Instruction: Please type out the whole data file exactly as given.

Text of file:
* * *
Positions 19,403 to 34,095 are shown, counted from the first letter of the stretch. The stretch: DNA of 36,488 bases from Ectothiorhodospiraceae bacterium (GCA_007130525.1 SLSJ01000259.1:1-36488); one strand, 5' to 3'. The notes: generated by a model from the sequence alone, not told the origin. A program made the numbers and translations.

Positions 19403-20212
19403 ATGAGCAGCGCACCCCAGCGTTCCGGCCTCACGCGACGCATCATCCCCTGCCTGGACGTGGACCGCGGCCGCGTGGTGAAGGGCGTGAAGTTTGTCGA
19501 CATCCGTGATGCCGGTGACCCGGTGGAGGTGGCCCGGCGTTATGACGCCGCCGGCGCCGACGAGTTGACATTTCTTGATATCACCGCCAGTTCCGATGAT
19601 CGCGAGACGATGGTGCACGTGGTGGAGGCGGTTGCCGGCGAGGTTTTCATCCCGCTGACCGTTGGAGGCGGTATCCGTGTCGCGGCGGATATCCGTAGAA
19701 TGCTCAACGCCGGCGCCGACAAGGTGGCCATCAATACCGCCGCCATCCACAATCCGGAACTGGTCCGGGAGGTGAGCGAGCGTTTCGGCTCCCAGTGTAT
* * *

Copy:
Positions 19,403 to 34,095 are shown, counted from the first letter of the stretch. The stretch: DNA of 36,488 bases from Ectothiorhodospiraceae bacterium (GCA_007130525.1 SLSJ01000259.1:1-36488); one strand, 5' to 3'. The notes: generated by a model from the sequence alone, not told the origin. A program made the numbers and translations.

Positions 19403-20212
19403 ATGAGCAGCGCACCCCAGCGTTCCGGCCTCACGCGACGCATCATCCCCTGCCTGGACGTGGACCGCGGCCGCGTGGTGAAGGGCGTGAAGTTTGTCGA
19501 CATCCGTGATGCCGGTGACCCGGTGGAGGTGGCCCGGCGTTATGACGCCGCCGGCGCCGACGAGTTGACATTTCTTGATATCACCGCCAGTTCCGATGAT
19601 CGCGAGACGATGGTGCACGTGGTGGAGGCGGTTGCCGGCGAGGTTTTCATCCCGCTGACCGTTGGAGGCGGTATCCGTGTCGCGGCGGATATCCGTAGAA
19701 TGCTCAACGCCGGCGCCGACAAGGTGGCCATCAATACCGCCGCCATCCACAATCCGGAACTGGTCCGGGAGGTGAGCGAGCGTTTCGGCTCCCAGTGTAT